Last week, I hit the peak of my young 21 years on this earth when a student decided to let me in on what they truly thought of me:
“Ms. Regan? You kind of remind me of a grandma. I mean, you dress like a grandma and use big words… but, like, it works.”
You guys. I have done it. My dreams have been realized. Finally, the pinnacle has been reached. You see, that statement to me wasn’t an insult or a way to point out the ever-sprouting gray hairs on my head (they’ve done that too though, don’t worry); instead, it was a reminder that I am on the right track to becoming the teacher I’ve always wanted to be, cardigans and all.
Though this student in particular was referencing my wardrobe and overuse of the word “precious,” his statement warmed my heart for another reason. I believe wholeheartedly in using the grandma style “teaching” method. Sugata Mitra referenced this style in his TED Talk titled “The Child-Driven Education” and argues for its integration into education everywhere. The basis of the grandma method is this: be present, but let the children guide themselves. Your job is not to tell students what they need to learn, but to instead question and pry to see what they are truly interested in learning. In this model, teachers are called to stand behind children and the material while asking lots of questions and praising the efforts being made. If students are encouraged to think for themselves and lead their own education, they will be more engaged and truly learning.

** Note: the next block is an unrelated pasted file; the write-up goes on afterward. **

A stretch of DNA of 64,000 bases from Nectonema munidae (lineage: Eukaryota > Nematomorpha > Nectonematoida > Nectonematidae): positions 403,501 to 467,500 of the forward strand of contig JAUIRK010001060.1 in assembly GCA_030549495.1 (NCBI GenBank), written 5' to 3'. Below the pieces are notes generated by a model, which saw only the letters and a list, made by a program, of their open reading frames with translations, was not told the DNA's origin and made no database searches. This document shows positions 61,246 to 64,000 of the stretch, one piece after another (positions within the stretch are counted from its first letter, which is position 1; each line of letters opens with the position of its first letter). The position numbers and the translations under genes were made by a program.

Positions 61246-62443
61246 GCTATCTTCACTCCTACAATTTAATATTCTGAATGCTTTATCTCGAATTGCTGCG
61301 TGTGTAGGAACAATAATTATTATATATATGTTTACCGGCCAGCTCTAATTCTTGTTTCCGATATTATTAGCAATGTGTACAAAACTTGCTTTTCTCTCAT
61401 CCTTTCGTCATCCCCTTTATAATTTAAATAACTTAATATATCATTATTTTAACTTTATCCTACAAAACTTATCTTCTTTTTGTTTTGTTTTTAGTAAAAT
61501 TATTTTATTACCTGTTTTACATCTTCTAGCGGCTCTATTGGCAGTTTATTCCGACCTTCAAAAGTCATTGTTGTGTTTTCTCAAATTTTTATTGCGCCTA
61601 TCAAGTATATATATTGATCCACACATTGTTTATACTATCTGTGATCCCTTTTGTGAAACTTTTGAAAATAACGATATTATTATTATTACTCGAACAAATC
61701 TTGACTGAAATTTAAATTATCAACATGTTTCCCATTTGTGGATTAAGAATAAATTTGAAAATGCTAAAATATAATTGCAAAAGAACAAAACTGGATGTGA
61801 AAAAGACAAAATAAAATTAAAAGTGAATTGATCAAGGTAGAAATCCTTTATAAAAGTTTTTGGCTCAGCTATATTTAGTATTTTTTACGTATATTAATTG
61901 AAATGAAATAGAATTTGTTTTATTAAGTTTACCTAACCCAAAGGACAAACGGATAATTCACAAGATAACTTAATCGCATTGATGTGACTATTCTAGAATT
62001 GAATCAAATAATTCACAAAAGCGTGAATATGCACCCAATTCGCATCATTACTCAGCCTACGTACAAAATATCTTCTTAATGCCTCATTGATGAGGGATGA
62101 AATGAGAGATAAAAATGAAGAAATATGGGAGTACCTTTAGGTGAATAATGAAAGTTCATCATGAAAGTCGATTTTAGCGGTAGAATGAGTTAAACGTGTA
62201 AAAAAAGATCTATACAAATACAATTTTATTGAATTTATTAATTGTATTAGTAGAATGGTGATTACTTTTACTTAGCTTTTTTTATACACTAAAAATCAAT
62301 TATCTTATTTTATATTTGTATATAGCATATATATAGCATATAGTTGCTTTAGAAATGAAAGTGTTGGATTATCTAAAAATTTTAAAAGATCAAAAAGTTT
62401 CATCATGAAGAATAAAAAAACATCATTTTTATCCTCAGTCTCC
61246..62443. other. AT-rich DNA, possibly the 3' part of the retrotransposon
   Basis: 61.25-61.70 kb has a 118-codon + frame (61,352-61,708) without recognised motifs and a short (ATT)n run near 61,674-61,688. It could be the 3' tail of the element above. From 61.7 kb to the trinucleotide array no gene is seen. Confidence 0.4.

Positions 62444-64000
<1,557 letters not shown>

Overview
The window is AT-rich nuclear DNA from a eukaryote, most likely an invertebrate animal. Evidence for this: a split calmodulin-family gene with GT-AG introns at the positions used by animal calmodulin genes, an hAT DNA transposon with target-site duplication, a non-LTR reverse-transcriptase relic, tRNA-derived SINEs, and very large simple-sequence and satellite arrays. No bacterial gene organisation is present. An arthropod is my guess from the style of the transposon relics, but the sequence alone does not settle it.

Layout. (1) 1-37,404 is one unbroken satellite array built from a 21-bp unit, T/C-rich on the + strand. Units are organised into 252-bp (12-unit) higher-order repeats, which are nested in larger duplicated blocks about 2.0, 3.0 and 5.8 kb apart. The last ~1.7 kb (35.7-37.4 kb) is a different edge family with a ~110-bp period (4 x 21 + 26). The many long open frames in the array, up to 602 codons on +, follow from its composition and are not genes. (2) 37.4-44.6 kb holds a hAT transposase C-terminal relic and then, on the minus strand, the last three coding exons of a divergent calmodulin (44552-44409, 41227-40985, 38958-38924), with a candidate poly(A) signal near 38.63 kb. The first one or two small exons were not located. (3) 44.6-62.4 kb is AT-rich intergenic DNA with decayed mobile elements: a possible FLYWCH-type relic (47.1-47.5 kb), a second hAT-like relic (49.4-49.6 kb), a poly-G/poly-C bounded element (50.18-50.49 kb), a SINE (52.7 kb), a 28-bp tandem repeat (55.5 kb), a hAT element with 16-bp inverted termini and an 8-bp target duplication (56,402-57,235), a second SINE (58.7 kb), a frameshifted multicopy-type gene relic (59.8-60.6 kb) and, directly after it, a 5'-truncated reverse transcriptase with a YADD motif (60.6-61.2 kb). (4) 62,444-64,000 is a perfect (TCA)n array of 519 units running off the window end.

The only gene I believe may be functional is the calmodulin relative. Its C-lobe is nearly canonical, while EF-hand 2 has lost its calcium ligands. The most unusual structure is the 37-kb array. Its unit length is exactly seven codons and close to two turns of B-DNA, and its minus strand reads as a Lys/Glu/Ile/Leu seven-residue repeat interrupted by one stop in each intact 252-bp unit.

I can hear the cries of outrage already; how can teachers possibly buy into this? How can we expect students of all people to want to learn and feel the internal drive to do so? What about rewards and punishment? We feel the need to control pulling so hard that sometimes it’s easy to give in; even as I write what I know is true, I can still feel my past traditional education whispering that there is no way this will work. However, it’s nice to have some science behind me. Mitra’s TED Talk focused on the grandma method, but Daniel Pink’s “The Puzzle of Motivation” hit home when discussing extrinsic vs. intrinsic motivation. Do rewards even work? No, he argues, stating that there is a massive mismatch between what science knows and what businesses (and, I would argue, schools) do. The system of reward and punishment doesn’t work and can instead lead to harm. What we function in now, according to Pink, is trying to convince students to work in a system of compliance and expect them to be excited about it:
Traditional notions of management are great if you want compliance. But if you want engagement, self direction works better.
Isn’t that true for you? For me, I know it is. I am more excited and willing to go the extra mile for things that I love instead of things I am told to do. Pink states many studies in which higher incentives led to worse performances, so why do we continue to believe the false notion that kids must be extrinsically motivated when we all have drive and ambition within us?
Mitra says “if children have interest, then education happens.” Why, then, do we continue to shut the door on their interests and push our own agenda? If we want students to be thinkers and learners, we must open our eyes to the truth and allow them to explore their own intrinsic motivation. Step aside and let the information find its way into the minds of your students.
Embrace your inner grandma. Wear those cardigans and pleated skirts with pride. After all, “like, it works.”